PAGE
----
BY LIAM WALK
We prize two things in this modern game of ours. We love our tricky wingers, pint-sized magicians capable of the outlandish and indescribable. There is something of a footballing purity about them, no reliance on the brutish physicality that can bely a relative footballing ineptitude. We also love a semblance of grassroots intimacy with the clubs we support. Even in today’s world of billion pound transfer windows and offshore owners, a richness of history can maintain a fan’s relationship with their favourite outfit, however superficial.
In this way Oliver Burke and RB Leipzig are a perfect fit. They both represent the antithesis of a connoisseur’s idea of footballing perfection. Not that either would care.
RB Leipzig’s narrative is well documented. The side, created in 2009 by a Red Bull focus group and merged with local fifth division side SSV Markranstädt, rose from the Oberliga to reach the Bundesliga within a decade on the back of an enormous investment in facilities and players. Their side boasts exciting German youth internationals Lukas Klostermann, Davie Selke, and Timo Werner all poached from the youth systems of Germany’s stalling powerhouses Bochum, Bremen, and Stuttgart. In the unparalleled traditionalism of the German game, where fans have a hand in the running of nearly every Bundesliga club, RB Leipzig bring a stench of the synthetic and corporate. Not even the Premier League, of Russian oligarchs and oil barons, have seen this presumed desecration of footballing integrity. With Hoffenheim and now RB Leipzig, the Bundesliga has been privy to the powers of big money and big ambition that the merging of sport and business presents.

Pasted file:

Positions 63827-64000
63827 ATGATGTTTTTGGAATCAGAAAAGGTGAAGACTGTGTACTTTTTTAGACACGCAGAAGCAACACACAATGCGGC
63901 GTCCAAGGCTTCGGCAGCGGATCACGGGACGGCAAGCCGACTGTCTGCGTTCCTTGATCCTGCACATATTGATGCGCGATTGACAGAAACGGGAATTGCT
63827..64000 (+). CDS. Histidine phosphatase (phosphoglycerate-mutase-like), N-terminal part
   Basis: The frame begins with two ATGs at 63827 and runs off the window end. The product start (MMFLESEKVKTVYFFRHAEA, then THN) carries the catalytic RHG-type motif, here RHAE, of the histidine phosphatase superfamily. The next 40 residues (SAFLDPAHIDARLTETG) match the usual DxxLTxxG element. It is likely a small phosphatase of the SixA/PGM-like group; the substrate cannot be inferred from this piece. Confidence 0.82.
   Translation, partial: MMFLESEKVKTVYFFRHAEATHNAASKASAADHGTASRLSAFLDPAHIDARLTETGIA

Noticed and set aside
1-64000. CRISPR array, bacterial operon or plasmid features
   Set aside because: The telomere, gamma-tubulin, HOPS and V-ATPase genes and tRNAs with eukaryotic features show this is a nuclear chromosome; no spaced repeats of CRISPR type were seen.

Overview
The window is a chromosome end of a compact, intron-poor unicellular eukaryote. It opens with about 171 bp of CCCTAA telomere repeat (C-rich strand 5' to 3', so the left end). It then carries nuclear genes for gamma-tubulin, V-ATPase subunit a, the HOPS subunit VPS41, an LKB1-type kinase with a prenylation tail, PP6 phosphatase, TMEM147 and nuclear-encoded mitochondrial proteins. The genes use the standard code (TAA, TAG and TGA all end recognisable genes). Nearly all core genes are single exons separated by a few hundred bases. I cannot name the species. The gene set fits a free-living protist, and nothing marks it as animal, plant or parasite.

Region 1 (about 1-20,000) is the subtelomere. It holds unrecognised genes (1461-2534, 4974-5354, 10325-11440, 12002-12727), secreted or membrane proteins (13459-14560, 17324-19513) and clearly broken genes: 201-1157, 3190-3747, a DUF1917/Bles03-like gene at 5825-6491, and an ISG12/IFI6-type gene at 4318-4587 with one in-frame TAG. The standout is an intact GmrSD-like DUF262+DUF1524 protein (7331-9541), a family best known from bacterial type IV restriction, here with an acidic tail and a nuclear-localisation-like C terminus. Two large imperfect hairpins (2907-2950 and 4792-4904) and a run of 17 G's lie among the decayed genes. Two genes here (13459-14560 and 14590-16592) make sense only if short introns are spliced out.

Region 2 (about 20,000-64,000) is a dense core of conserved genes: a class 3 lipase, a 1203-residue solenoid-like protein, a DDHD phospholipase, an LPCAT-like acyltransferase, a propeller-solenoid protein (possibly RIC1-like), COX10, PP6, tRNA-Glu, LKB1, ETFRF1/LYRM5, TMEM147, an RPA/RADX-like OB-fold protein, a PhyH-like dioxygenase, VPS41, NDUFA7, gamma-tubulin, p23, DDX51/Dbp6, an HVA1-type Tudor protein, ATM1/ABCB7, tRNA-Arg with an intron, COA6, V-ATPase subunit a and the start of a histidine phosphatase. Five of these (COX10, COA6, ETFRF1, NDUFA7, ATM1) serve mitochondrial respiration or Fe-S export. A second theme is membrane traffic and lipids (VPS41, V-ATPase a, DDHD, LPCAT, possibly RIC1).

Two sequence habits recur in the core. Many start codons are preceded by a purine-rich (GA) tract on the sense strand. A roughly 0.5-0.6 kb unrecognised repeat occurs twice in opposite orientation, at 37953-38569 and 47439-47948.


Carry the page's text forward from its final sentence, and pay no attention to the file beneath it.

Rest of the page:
Despite the collective chagrin in Germany at Leipzig’s recent successes, Burke’s move to Saxony was extremely intelligent. RB Leipzig are one of the nation’s best run clubs. They buy intelligently, amassing young talent to complement a idealistic and high octane style of play. There are no big money buys, rather calculated poaching of the country’s best talent. The majority of their squad hasn’t reached their 25th birthday, and all subscribe to sporting director Ralf Rangnick’s expansive philosophy.
Burke, a physical specimen, fits straight into Leipzig’s pressing style promoted by Rangnick, the German godfather of gegenpressing. His ability on the ball is unparalleled, however it’s his physicality that sets him apart on the pitch. Shades of a young Bale are apparent in the Scottish winger, outmuscling fullbacks with a potent mix of pace and power. His shooting ability is also of high standard, look no further than his tremendous Trivela against Cardiff. If new coach Ralph Hasenhüttl can get Burke to keep his head up while on the dribble, and seek out options with a subtleness to complement his bullish brilliance, then the teenager could be a genuine star turn.
If anything, it is the plush confines of Leipzig’s multi-million pound training centre, the embodiment of Red Bull’s nuanced and calculated approach, that Burke most requires to become world class. The game’s intangibles come naturally to him; he is scrappy and explosive, unpredictable on the dribble, and with a healthy selfish streak that characterises confidence and promotes attacking penetration. Now he can perfect the subtle side of the game; how to press without possession, how to pick an option on the counter, how to promote ball retention as well as attacking fluidity. This match of two devilish footballing entities may well have been made in heaven.